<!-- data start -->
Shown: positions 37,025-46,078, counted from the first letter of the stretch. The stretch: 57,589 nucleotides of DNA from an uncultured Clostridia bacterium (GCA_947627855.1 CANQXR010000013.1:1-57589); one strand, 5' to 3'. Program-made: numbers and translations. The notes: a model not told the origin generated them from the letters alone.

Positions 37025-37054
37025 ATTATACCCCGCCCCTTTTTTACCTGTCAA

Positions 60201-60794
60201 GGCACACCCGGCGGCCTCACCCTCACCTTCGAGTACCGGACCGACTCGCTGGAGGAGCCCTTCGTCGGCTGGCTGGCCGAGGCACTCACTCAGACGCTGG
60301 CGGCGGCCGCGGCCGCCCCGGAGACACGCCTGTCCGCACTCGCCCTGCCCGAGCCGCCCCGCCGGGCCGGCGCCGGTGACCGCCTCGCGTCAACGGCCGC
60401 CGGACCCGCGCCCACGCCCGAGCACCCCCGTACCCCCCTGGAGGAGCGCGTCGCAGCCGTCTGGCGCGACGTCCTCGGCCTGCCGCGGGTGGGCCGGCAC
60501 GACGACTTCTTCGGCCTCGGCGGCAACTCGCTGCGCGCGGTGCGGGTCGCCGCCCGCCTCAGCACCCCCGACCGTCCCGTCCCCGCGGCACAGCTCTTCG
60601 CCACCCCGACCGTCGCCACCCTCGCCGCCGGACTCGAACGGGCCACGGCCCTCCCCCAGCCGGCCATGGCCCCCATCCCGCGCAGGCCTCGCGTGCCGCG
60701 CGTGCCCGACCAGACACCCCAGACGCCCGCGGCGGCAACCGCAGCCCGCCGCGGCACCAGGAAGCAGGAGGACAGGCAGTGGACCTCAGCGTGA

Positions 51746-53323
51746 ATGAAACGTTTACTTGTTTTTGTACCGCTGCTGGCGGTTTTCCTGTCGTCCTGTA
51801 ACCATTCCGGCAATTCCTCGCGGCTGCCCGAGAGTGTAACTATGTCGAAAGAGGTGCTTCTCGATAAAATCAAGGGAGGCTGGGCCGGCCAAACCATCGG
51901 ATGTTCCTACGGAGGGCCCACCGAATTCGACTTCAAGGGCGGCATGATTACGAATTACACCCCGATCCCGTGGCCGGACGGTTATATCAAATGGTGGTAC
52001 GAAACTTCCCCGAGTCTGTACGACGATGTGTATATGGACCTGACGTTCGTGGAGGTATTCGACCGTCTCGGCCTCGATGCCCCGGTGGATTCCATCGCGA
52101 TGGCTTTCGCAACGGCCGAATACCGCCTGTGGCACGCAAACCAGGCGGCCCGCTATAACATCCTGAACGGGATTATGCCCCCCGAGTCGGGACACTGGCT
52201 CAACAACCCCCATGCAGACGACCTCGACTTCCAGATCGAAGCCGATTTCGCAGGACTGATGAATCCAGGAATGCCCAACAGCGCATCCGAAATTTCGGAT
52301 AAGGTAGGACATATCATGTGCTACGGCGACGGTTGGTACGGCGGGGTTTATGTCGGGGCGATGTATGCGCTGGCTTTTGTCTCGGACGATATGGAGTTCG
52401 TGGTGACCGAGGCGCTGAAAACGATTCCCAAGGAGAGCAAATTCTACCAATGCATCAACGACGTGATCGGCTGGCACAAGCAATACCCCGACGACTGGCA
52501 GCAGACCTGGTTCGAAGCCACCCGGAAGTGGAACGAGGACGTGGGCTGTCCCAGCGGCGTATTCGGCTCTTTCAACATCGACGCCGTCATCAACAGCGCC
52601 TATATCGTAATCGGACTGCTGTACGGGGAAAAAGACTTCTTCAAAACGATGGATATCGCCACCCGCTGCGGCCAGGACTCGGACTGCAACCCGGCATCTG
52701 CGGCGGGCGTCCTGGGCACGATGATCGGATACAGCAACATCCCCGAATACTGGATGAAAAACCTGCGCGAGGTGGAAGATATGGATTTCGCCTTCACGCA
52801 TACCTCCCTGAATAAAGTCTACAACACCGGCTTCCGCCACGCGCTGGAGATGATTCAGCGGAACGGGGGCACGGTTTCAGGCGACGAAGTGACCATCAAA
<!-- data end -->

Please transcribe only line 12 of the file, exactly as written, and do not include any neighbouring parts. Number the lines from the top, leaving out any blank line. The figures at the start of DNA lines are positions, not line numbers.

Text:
51746 ATGAAACGTTTACTTGTTTTTGTACCGCTGCTGGCGGTTTTCCTGTCGTCCTGTA